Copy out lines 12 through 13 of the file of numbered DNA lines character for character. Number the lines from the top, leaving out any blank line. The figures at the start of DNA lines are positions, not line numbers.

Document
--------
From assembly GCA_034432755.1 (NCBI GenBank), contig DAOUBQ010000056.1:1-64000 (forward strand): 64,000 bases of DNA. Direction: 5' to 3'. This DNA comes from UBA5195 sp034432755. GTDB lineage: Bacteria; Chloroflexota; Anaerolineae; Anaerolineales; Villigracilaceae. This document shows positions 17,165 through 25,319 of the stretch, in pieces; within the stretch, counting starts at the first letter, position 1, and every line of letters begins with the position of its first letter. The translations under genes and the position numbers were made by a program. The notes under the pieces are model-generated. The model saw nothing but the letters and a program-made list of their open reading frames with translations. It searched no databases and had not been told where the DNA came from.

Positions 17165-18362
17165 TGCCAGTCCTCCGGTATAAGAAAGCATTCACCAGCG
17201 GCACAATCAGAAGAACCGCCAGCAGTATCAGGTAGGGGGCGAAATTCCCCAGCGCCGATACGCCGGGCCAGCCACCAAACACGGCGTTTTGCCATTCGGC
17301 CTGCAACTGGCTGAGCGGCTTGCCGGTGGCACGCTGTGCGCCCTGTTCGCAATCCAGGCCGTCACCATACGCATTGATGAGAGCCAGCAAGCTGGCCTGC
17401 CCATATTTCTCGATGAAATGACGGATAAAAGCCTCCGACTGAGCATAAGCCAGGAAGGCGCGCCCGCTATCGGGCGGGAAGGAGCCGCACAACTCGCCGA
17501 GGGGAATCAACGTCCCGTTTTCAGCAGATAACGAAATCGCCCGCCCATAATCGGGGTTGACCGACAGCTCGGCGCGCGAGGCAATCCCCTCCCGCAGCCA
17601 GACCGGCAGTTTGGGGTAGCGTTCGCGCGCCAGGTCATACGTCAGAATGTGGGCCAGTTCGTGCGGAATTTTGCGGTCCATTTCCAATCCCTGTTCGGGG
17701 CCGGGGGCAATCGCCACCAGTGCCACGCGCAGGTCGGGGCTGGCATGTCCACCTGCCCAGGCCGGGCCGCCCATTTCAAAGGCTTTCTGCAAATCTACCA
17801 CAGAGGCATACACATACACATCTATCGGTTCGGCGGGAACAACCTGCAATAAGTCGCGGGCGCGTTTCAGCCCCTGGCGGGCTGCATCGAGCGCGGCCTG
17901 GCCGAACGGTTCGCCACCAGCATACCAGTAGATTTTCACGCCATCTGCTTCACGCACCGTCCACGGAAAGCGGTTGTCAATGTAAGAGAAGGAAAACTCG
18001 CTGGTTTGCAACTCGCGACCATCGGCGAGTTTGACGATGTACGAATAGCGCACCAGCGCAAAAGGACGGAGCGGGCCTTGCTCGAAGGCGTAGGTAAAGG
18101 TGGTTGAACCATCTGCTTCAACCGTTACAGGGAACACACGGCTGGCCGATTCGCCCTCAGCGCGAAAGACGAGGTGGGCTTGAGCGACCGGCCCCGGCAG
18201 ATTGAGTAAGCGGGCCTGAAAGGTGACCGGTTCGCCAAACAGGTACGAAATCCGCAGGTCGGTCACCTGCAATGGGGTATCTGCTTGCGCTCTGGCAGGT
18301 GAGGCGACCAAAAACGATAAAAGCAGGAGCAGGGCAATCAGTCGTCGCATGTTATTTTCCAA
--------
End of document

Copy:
18001 CTGGTTTGCAACTCGCGACCATCGGCGAGTTTGACGATGTACGAATAGCGCACCAGCGCAAAAGGACGGAGCGGGCCTTGCTCGAAGGCGTAGGTAAAGG
18101 TGGTTGAACCATCTGCTTCAACCGTTACAGGGAACACACGGCTGGCCGATTCGCCCTCAGCGCGAAAGACGAGGTGGGCTTGAGCGACCGGCCCCGGCAG